Review by Ian Keogh
Shuri is the younger sister of T’Challa, the Wakandan King and superhero the Black Panther. She’s a technological genius, and more recently the repository for her the ancient wisdom of her people, this via a presence that talks inside her head. To begin The Search for the Black Panther, the Black Panther took an exploratory mission into deep space. Two weeks later he’d still not returned, and after a series of delays along the way, the previous volume ended with Shuri all set to begin a search and rescue mission.
Before that starts, however, there’s another stopover, in Brooklyn so that Shuri can meet Miles Morales and Ms Marvel, which Vita Ayala cleverly ties in with events of The Search for the Black Panther. It’s nicely drawn by Paul Davidson, morphing his style nearer to cartooning in places, and Ayala constructs a viable problem and a neat solution. It used to be that fill-ins were frustrating mediocrity, but even over two chapters Ayala and Davidson hold the attention.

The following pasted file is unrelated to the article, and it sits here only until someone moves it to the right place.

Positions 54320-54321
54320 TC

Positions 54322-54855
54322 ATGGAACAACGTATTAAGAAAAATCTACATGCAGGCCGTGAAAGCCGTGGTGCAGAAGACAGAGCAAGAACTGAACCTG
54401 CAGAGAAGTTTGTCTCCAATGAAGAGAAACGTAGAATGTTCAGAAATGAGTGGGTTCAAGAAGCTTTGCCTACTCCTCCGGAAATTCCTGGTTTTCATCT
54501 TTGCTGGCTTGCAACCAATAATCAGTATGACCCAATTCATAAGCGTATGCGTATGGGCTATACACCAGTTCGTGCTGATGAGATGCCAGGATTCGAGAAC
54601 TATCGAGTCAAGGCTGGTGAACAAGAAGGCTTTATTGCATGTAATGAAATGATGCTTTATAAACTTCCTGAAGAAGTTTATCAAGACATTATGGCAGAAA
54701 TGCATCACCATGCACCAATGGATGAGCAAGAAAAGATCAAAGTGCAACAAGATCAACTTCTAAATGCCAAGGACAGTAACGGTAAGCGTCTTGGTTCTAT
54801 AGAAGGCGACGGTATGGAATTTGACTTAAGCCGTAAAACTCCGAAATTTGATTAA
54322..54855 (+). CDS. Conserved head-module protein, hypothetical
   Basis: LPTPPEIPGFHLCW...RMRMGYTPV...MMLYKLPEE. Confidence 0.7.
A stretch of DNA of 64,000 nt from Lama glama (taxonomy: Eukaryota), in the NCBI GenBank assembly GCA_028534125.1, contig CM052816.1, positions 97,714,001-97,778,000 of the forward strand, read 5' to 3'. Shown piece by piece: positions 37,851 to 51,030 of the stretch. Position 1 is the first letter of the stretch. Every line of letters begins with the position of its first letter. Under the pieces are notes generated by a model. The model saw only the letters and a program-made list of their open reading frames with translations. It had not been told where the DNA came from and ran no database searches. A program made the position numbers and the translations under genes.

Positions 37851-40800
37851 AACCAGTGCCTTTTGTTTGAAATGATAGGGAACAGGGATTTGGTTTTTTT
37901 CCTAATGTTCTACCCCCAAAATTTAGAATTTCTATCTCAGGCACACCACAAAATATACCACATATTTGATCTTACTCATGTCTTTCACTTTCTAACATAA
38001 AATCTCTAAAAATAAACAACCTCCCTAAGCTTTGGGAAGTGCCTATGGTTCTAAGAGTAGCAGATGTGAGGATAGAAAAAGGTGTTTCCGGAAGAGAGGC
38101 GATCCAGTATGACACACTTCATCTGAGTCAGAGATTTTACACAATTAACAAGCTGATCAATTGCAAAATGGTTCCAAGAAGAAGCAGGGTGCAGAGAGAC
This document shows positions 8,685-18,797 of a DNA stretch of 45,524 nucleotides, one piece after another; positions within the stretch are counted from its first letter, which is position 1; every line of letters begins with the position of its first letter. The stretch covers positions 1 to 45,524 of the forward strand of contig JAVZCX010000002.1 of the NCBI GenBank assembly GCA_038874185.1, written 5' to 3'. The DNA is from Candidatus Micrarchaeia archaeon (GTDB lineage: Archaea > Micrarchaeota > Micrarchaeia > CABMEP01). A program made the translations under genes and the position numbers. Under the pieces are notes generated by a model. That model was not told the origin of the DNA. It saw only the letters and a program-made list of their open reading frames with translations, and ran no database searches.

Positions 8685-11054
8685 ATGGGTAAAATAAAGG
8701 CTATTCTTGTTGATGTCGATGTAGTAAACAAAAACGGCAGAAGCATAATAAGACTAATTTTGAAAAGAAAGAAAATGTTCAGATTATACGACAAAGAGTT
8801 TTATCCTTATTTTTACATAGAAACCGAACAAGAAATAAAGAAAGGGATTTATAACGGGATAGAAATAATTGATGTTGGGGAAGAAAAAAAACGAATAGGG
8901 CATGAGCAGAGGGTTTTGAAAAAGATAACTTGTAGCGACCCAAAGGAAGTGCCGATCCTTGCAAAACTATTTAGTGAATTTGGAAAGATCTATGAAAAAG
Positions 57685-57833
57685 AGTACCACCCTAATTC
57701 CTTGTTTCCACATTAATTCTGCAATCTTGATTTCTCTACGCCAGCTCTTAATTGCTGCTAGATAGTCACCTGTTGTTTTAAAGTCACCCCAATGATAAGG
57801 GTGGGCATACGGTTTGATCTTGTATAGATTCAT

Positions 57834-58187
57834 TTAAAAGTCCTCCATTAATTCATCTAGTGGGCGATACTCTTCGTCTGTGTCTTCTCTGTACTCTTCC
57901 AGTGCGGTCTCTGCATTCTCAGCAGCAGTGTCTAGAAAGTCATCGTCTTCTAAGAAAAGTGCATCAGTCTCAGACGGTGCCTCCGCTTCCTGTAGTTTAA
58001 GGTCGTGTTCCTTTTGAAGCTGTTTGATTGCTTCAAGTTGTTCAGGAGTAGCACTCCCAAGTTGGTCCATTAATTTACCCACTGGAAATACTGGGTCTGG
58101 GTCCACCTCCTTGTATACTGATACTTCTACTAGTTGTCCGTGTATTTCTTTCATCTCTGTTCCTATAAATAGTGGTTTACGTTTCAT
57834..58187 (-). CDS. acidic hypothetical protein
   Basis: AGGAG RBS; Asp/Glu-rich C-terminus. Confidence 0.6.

When primary writer Nnede Okorafor returns it’s with several surprises over three chapters. The first concerns an alien insect attracted to music, prominent in the previous book and taking another large role here. It’s an interesting idea, but one that’s now overplayed and meandering. Thankfully Okarafor has other interesting ideas for adding to Wakandan culture that are better. The title comes from a Wakandan pop song, an earworm that eventually irritates all who hear it, but there’s also the clash between bigoted old opinions and the present day, and the interesting effects of a fungus.
On other projects, especially Doctor Who, Rachael Stott has been a formidable artist, and her page designs here are strong, but her panels frequently feature wild-eyed people and static poses. It’s a settling in process, though, and by her final chapter Stott’s pages are resonating.
The ending is inconclusive. Shuri’s solo adventures began with a search for her missing brother, and Okorafor’s solution is very neat in one sense. However, while knowing he’s not dead is a definite relief for Shuri, it hardly discounts many other possibilities, so that she’s content to leave him in space wherever he may be and no matter the condition he may in hardly rings true. Okorafor’s ideas have generally been good, and the cast is as likeable as in the first volume, but the ending is clumsy and unrealistic.